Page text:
Imagine being wrongfully identified and arrested for something you didn’t do.


Now imagine the same scenario while being a professional football player.


Now imagine those two scenarios combined with the fact that you’re playing for the Dallas Cowboys.



These three scenarios combined are what Cowboys Wide Receiver Lucky Whitehead has had to endure all due to a misunderstanding.


Earlier this year, it was reported that Whitehead had been arrested for shoplifting. After an investigation, it was found that the actual perpetrator was not Whitehead, but someone who upon arrest has identified himself as the receiver, giving his full name and social security information on top of it.


Identity fraud is common among professional athletes as their open lives make them very susceptible to others trying to take advantage of their wealth and access. However, this usually occurs in terms of money, not upon an arrest.


For Whitehead, this peculiar situation left him at a crossroads. Not only did he have to clear this up for his own personal life, but he also had to make sure this was cleared up with the head brass in Dallas who signs his paychecks.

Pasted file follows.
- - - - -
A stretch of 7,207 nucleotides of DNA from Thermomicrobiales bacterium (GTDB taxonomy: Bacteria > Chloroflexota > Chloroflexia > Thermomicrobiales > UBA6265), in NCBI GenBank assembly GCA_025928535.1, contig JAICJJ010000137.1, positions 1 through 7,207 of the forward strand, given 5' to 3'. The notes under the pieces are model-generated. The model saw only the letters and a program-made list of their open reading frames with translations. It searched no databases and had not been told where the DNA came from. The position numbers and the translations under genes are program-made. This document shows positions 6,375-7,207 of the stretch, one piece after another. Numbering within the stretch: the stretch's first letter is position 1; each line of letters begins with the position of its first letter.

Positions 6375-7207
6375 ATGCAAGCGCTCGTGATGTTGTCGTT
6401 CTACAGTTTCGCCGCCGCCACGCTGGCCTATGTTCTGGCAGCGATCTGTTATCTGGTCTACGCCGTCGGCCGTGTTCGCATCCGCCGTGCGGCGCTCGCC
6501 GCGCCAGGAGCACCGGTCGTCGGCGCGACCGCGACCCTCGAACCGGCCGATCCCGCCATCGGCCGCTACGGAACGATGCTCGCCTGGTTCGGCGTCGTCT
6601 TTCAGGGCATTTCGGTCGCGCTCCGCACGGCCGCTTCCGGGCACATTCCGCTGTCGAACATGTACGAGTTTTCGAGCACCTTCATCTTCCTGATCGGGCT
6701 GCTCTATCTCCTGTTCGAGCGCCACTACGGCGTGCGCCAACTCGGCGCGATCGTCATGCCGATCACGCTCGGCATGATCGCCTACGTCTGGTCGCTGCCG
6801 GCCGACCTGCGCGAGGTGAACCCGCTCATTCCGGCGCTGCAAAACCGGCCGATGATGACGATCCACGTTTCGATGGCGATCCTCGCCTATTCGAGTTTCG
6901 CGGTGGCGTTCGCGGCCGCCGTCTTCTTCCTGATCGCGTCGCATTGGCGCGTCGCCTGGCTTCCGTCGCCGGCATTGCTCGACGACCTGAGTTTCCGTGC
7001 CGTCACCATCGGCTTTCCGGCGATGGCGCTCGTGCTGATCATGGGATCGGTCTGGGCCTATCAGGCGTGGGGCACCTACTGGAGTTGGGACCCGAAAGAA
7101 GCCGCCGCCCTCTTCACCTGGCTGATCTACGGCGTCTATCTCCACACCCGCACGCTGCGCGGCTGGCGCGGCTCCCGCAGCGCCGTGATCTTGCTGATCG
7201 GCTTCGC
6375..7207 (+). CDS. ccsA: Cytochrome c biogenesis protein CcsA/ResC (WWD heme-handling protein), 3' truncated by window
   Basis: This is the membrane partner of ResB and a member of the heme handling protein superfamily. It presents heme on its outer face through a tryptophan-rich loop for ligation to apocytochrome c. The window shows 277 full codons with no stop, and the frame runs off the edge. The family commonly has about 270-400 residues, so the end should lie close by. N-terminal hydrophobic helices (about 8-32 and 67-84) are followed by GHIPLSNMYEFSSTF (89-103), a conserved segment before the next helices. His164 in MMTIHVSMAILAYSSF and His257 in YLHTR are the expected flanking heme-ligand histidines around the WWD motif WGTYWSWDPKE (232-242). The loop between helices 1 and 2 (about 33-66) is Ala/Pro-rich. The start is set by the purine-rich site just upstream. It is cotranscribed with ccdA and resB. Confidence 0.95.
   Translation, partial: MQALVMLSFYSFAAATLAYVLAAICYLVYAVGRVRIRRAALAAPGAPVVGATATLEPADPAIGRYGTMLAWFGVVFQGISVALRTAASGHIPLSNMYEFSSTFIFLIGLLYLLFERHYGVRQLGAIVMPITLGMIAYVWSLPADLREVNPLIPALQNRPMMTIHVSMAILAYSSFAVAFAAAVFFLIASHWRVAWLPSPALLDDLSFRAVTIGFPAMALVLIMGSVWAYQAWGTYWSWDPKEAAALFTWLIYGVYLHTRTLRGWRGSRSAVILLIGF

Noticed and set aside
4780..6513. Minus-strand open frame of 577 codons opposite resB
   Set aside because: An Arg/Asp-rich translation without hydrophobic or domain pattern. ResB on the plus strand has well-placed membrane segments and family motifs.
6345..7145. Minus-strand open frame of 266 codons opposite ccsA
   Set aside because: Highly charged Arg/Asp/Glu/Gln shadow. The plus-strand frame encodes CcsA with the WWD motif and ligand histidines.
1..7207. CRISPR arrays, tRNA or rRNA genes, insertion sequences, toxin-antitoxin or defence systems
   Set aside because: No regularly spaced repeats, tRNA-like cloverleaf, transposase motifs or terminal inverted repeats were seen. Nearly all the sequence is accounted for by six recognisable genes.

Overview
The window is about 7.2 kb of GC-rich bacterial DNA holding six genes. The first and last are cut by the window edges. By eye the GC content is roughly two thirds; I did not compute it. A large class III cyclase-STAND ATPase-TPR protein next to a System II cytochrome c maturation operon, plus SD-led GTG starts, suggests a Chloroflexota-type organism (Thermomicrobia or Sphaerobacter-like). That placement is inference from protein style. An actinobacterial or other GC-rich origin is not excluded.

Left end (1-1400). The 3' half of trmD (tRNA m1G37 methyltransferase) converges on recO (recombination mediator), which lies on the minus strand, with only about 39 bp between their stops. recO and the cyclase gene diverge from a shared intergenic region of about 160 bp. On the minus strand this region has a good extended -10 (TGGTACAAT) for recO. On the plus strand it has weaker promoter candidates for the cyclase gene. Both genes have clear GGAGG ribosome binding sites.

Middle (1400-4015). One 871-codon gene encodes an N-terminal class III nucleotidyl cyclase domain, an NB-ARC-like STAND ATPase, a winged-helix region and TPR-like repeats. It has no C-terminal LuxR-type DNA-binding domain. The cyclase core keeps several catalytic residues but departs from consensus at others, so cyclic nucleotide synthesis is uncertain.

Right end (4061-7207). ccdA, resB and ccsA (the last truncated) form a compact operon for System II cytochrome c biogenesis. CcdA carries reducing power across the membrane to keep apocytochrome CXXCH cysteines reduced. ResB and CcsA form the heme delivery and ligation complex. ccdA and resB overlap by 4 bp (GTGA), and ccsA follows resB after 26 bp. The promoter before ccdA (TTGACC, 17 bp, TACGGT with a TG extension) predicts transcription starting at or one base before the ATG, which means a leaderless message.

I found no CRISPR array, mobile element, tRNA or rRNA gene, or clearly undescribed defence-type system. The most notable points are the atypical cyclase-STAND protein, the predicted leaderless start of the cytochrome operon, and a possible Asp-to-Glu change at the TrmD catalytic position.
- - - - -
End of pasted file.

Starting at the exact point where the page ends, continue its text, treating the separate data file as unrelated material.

The situation had obviously not been handled on the Cowboys in a timely fashion as they entered their first day of training camp having to answer questions as to why they released Whitehead.


Check this out: After the police investigation, it had been cleared up that Whitehead was in no wrong and that the perpetrator had used Whitehead’s identity upon arrest. However, this statement was issued after the Cowboys had already done the damage of releasing Whitehead under the thinking that he had been directly involved.


(USA Today)

So when reporters asked coach Jason Garrett about the clear misunderstanding, instead of owning up to the mistake, he instead gave the recurring answer, “Yesterday we made a decision that was deemed to be in the best interest of the Dallas Cowboys. We’re standing by that decision. We’re going to move on.”


To me, and obviously to Whitehead himself, this is a clear runaway from guilt. The Cowboys made the decision to cut Whitehead under false pretenses and even after the facts came out that he was being framed, they stood on their laurels and tried to make it seem like this decision was in the best interest of the team regardless.


In the world of sports, many teams would have leaned towards cutting this type of player under the circumstances that he was initially under. However, after hearing the facts, you think that a “class” organization like the Cowboys would have enough dignity to own up to their misinterpretation. Clearly, they are above that though and Whitehead, though not guilty of shoplifting, is clearly guilty of being on the short end of the stick.


Do you think that the Cowboys should have cut Whitehead? Let’s talk about it here or find me on Twitter @Phenombc3.